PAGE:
radio vulture

A New, Ever-Complicated Era of Frank Ocean Is Upon Us

If PrEP+’s aim was to assemble a constellation of queer media and celebrities and force a conversation through them, then everyone is talking. Photo: AFP Contributor/AFP/Getty Images

Is Frank Ocean circling album mode again? In the last five days, the Blonded team rolled out a new party, a new radio mix, a new single, a bounce remix of Blonde’s “Nights,” and more. Co-produced by German house DJ Boys Noize, Ocean’s new “DHL” is a psychedelic floss track rooted in the cryptic swag rap of 2016’s Endless. The lyrics range from devilishly conceited (“Niggas think it’s new, it ain’t new, boy / Old files just turned two, yeah / Still sound like it’s coming soon, yeah”; “Independent juug, sellin’ records out the trunk / I’m already rich as fuck, so the product’s in the front”) to mysterious (“This ain’t no fuckin’ hopes and dreams prophecy / How’d he sleep? Faith is in the coffee bean”) to just plain horny (“Boy toy suck me like a Hoover / Boy toy ride me like an Uber”). The hook flexes about drugs, sex, diamonds, and coming back from trips around the world to new mail at home, name-checking the international express shipping company DHL and the Japanese motor-vehicle company Kawasaki, while geeking over Starbucks and trade, like a queer rendering of the woozy dream sequences of A$AP Rocky’s Testing. Eagle-eyed fans are convinced the single’s artwork — which contains a series of 13 icons in the bottom right corner, the fourth of which corresponds to the “DHL” cover — is a hint that there’s an album on the way. Snippets of new songs called “Dear April” and “Cayendo” suggest more is in the pipeline.

The single was well-received by press and fans, but Blonded’s new queer club night PrEP+ is drawing a mixed response. Announced on short notice (and attended by an exclusive list of guests that included musicians, television personalities, members of the press, and more), the event took its name from the pre-exposure prophylaxis treatment (the brand-name drug is called Truvada) designed to help prevent new HIV infections in high-risk communities, and set house rules banning discrimination of all sorts. Ocean intended for PrEP+ to celebrate vibrant New York City queer culture, an “homage to what could have been of the 1980s’ NYC club scene” if PrEP had been around to head off the HIV/AIDS epidemic at the pass. The last bit has been the source of some consternation, since, as the storied New York activist organization ACT UP put it on Twitter, “‘80’s nightlife was revolutionary because of people living with HIV and their caretakers.” The comfort of a New York queer space can’t be pried off of the experiences that necessitated it. The joy came from pain, pain that none of us should forget, as the nation endures a dangerous bout of cultural and historical amnesia.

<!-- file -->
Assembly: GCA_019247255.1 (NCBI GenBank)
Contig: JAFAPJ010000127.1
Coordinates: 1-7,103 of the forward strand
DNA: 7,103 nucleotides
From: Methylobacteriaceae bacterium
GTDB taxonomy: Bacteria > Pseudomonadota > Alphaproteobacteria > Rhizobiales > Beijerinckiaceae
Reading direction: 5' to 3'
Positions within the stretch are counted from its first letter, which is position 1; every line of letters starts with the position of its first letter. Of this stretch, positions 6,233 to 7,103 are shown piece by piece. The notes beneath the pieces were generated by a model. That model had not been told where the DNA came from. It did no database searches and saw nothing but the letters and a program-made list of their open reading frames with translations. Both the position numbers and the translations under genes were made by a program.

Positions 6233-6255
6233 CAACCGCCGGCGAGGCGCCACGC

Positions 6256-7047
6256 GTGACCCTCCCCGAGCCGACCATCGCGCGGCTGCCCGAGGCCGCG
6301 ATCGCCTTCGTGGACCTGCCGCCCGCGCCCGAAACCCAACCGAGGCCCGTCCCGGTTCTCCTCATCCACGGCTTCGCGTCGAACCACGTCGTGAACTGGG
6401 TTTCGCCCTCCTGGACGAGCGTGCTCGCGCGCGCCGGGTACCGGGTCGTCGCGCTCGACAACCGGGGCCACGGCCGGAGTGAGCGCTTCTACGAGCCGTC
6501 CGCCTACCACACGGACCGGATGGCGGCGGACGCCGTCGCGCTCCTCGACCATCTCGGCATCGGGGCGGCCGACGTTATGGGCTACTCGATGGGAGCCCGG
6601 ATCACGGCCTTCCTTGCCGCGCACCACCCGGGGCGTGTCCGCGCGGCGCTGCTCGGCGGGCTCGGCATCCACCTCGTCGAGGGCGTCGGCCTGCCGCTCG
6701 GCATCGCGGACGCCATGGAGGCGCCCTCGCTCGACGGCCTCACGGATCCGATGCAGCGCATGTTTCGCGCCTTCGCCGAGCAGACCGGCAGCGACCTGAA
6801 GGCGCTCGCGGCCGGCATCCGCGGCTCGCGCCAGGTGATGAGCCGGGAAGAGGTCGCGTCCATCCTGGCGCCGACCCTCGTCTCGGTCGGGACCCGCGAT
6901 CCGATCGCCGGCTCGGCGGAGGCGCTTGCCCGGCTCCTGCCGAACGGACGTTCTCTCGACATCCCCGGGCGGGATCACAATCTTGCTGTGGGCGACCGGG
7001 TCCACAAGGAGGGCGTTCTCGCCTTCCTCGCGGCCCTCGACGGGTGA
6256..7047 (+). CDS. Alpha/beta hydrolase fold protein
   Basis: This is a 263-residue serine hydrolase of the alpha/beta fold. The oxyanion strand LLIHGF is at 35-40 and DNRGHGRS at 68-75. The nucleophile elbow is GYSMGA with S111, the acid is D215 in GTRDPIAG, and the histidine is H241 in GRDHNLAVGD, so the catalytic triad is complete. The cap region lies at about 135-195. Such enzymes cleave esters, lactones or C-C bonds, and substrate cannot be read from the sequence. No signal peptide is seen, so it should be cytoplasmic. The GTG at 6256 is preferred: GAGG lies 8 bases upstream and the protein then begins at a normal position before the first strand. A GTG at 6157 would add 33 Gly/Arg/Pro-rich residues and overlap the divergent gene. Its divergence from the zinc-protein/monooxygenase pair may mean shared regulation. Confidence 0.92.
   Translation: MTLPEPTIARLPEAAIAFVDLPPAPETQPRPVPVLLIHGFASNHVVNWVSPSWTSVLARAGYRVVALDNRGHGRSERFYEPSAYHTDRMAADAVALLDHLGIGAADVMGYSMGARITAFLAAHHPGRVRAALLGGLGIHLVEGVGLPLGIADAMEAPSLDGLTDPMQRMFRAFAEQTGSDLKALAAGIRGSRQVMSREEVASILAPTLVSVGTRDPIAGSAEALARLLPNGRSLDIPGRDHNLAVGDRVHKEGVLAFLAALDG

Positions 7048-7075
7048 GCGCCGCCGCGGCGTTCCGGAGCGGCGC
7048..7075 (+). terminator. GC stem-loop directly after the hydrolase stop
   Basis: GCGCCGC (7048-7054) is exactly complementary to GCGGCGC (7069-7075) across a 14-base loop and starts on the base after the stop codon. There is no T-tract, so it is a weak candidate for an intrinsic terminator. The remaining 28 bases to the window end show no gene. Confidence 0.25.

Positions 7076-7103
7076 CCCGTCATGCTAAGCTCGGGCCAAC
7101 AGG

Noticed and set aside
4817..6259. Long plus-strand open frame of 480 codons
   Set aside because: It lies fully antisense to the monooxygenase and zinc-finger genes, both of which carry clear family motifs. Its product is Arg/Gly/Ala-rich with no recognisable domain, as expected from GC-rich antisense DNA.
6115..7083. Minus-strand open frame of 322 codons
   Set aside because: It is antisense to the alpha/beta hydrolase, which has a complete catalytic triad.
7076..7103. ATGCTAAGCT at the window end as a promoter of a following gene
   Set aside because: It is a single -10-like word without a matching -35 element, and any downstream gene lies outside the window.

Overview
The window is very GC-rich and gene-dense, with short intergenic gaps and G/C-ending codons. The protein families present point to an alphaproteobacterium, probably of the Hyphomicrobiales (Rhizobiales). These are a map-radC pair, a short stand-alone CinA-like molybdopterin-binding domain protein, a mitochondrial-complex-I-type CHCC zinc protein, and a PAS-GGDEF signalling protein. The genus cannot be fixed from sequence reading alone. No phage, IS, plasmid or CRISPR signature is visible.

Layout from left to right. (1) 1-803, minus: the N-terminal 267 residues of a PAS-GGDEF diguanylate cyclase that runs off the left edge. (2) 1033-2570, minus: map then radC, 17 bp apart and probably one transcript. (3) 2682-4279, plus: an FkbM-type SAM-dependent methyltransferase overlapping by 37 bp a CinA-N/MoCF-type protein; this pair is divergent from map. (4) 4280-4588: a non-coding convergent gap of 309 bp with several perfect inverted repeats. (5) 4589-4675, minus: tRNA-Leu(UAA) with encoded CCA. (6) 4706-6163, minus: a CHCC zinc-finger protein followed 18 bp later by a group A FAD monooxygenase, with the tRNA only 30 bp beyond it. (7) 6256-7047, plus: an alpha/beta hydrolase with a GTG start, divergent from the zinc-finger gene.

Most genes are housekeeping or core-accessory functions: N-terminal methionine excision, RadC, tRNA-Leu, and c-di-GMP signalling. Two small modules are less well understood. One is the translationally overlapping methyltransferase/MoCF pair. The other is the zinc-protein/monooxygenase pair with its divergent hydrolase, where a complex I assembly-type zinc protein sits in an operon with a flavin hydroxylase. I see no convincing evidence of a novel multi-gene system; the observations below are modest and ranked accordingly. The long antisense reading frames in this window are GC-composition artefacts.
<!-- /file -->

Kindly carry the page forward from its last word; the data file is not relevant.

A few attendees came home from PrEP+ wanting more. SXYLK — a local DJ and producer who has worked with gifted rappers like Big Momma, bbymutha, and Cakes da Killa — went, then told Fader the party needed more queer DJs and warned that “Brooklyn is becoming the new Portland.” (Talent for the night included New Orleans DJ Bouffant Bouffant, Seattle DJ and producer Sango, and London’s Sherelle. French house titans Justice headlined.) Out senior editor Mikelle Street lamented that the party “didn’t feel queer,” noting that event staff manning cameras ran at cross-purposes with the idea that PrEP+ was, on some level, kind of a sex party with a dedicated dark room. Twitter criticism ran hot, drawing a rebuttal from Frank Ocean himself, who defended the theme of the party on Tumblr, stating that his idea had really been to shine a light on the benefits of PrEP and the barriers to access for people who can’t afford it, after polling friends and discovering that even people in his own orbit had more to learn: “This pill was approved by the FDA in 2012. The pricing strategy behind it is malicious in my opinion, and so it’s (sic) public perception is marred, and rightfully so. But the fact remains that despite price being a very real barrier to this potentially life-saving drug for some, the other very real barrier is awareness.”

ACT UP member and PrEP+ attendee Jason Rosenberg — who gave a withering report about door security at the event not recognizing Truvada by sight — wondered over the phone to me on Friday whether the party’s mission of creating a dialogue went much deeper than the name and the language in the press release: “I didn’t see anything remotely involving HIV or PrEP [inside the party] at all. People knew that the party was called ‘PrEP+,’ but nothing else.” Going forward, Rosenberg hopes Ocean will reach out to groups working on the ground to increase the awareness and availability of drugs like PrEP. (ACT UP suggested routing funds from the party’s commemorative T-shirt to the appropriate service providers and justice organizations, if Ocean hasn’t already.) If the aim was to assemble a constellation of queer media and celebrities and force a conversation through them, then everyone is talking. As it is now, though, PrEP+ shares the same setbacks as its namesake: It could do more good by being less exclusive.

A New, Ever-Complicated Era of Frank Ocean Is Upon Us